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The Black Feminist Mixtape: a tool to 'undermine and subvert patriarchal power'

Concordia grad student Jayne Mandat's audio project reclaims women's rightful place in hip hop
January 25, 2016
By Jayne Mandat

Jayne Mandat is a graduate diploma student in Communication Studies at Concordia. This piece by her originally appeared on the Tumblr blog, futurefemmes.

As most Black 90s kids, I grew up with my eyes glued to the show 106 & Park on BET where Free and AJ would introduce us to the best hip hop and R&B songs. I grew up bumping and jamming to the Snoop Doggs and the Puff Daddys, not even understanding what hip hop was, but simply enjoying the beats and the culture.

Once I got older, however, and became more conscious of the society we were living in, it dawned on me that hip hop wasn’t all beats and fun. Without taking away its importance and power, I wanted to shine a light on the misogyny and the misrepresentation and objectification of women in hip hop.

Not only is the genre and culture dominated by men, but they’re also objectifying and mistreating women in their lyrics and images. Filmmaker Ava Duverney once said: "To be a woman who loves hip hop at times is to be in love with your abuser. Because the music was and is that. And yet the culture is ours." This quote inspired me to mold this mixtape into a tool that undermines and subverts the patriarchal power of hip hop while giving a sliver of hope and empowerment to Black women because we should reclaim our place in society and hip hop and demand respect for ourselves.

Jayne Mandat Jayne Mandat

It was hard finding a reading that could relate to the project I had in mind at the time. The only one that gave me inspiration was Serazio’s article on the mash-up, though it left me quite perplexed. While I strongly disagreed with his view on the mash-up as undermining the author’s intent and erasing the original coded meanings and readings, I wanted to explore mash-ups in a different form (songs mixed with excerpts of spoken words) and deepen the message and coded meaning of the songs through that mix.

By looking at this mixtape as a music technology, I had to ask myself the following questions: “For whom will this make things better? How? Is it open or closed to creativity and innovation it has not yet anticipated?”

Naturally, I was making this mixtape for Black women of all ages to empower them and reclaim their place in society and in hip hop. As for the openness to creativity and innovation, I believe that this music technology can not only inspire to do more, but also be an innovation in its own.

Although this mixtape is dedicated to women, it was important to me not to project a negative discourse towards men. I kept in mind that female empowerment didn’t have to stem from the rejection of men or from women’s sexualization. Black female rappers have long interpreted being feminist as being anti-men and “in solidarity with Black men, […] refuse to identify or affiliate themselves with a movement that is perceived as speaking largely to heterosexual, white, upper middle-class women’s concerns.”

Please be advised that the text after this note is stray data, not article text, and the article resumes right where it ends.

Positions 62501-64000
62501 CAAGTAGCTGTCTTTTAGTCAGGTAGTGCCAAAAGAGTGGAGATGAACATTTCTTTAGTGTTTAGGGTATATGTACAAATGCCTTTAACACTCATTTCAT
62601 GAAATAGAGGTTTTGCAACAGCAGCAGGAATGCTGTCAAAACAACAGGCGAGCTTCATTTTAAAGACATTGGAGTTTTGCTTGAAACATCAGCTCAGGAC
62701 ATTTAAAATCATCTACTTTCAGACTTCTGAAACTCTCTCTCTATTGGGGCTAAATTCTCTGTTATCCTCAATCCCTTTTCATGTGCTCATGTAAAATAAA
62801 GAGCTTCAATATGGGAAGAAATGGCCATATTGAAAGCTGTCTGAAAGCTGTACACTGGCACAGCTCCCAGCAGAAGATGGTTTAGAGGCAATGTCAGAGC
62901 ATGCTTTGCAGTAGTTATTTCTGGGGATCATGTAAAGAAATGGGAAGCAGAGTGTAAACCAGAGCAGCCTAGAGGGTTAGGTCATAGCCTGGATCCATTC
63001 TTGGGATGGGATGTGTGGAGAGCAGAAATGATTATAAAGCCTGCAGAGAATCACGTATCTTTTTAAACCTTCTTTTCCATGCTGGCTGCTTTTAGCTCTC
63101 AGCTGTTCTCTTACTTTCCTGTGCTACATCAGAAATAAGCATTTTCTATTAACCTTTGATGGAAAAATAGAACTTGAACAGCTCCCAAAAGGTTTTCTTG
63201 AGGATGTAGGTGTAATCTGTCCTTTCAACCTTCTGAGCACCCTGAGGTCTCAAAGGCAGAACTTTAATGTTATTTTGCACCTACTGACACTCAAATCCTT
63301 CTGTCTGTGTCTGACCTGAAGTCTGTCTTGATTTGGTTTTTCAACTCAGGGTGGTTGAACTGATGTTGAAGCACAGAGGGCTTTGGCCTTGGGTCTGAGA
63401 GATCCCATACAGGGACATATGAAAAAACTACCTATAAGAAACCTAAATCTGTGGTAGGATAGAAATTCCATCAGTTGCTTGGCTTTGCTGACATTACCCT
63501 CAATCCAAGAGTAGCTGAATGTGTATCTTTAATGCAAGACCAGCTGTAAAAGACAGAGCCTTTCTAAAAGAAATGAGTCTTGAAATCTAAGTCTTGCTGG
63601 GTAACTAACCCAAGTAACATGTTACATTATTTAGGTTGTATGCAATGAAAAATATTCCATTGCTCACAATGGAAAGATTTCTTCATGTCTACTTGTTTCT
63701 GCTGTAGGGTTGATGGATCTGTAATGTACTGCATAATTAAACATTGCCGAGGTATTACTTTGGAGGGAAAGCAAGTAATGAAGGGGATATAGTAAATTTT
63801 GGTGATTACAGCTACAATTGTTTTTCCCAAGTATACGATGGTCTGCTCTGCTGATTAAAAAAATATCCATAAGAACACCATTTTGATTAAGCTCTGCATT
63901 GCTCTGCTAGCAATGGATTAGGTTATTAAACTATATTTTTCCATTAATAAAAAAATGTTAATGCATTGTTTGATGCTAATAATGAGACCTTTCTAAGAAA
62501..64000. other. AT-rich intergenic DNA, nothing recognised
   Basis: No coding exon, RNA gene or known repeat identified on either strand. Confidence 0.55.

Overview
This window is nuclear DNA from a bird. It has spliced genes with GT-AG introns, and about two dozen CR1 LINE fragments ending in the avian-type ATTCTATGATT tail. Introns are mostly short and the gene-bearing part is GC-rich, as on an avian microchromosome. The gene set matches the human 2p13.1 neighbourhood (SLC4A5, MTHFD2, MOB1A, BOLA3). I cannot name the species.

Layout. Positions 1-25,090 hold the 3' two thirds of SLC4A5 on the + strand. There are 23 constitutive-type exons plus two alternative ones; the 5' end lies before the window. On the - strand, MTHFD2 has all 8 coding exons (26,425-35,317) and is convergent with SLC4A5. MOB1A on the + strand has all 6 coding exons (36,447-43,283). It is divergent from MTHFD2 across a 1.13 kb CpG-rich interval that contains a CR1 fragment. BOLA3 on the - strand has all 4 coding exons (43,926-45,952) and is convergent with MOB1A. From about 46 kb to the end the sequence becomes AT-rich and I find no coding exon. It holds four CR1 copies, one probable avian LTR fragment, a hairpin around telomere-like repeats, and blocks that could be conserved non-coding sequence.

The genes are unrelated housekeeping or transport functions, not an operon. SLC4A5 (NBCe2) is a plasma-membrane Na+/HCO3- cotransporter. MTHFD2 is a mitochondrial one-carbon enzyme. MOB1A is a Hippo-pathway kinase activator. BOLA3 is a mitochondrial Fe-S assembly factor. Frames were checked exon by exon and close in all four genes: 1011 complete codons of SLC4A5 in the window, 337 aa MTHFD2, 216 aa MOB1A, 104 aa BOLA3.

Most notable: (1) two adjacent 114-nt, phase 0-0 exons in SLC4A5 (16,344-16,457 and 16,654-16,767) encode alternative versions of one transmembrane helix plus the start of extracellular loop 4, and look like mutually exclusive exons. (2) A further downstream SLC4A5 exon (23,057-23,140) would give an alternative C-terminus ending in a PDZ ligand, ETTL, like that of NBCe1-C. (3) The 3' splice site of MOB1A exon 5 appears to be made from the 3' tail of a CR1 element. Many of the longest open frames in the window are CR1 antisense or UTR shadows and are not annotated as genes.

But being Black and a feminist aren’t and shouldn’t be antonyms. Hip hop has had a history of “trying to either keep women quiet or getting them to shut up, […] trying to get them into bed or in some cases even condoning or bragging about sexual assault/rape which ultimately has the same silencing effect.” Consequently, Black women have a lot to fight for, and they shouldn’t be silenced.

Creating a successful mash-up that did not undermine the author’s intent was not the difficult part. However, it took a lot of research to assemble a mix that was coherent from start to finish and that also followed a certain type of narrative. My first initiative was to showcase the misogyny oh-so present in hip hop by inserting a few snippets of popular songs by popular artists like N.W.A, Snoop Dogg, Too $hort, etc.

I didn’t want to saturate the mixtape with misogynist discourse towards Black women, nor did I want to give it much importance, which is why I decided to play those tracks in lo-fi compared to the other songs. I wanted to change the fact that, as journalist Danyel Smith wrote, "Women's lyrics are often still viewed by men and women themselves as not valid ... women’s versions of reality are somehow suspect," by making them louder and more prominent, while the men’s discourse is undermined.

Also, it represented how this type of discourse is mostly mainstream, played on the radio and big networks, while the Black Feminist Mixtape tries to subvert that power.

After showcasing the misogyny present in hip hop, my plan of action wasn’t always clear to me. I changed my mind many times and transformed and replaced songs even more. But at the end, I decided on the narrative that I wanted to voice and tried to stick to it.

I mostly chose Queen Latifah’s songs because they truly spoke to me and are extremely powerful now as they were when they first came out. What I admired from the first song U.N.I.T.Y. is that she wastes no time calling out men and rappers that call women bitches by singing “Who you callin’ a bitch?” (1:55).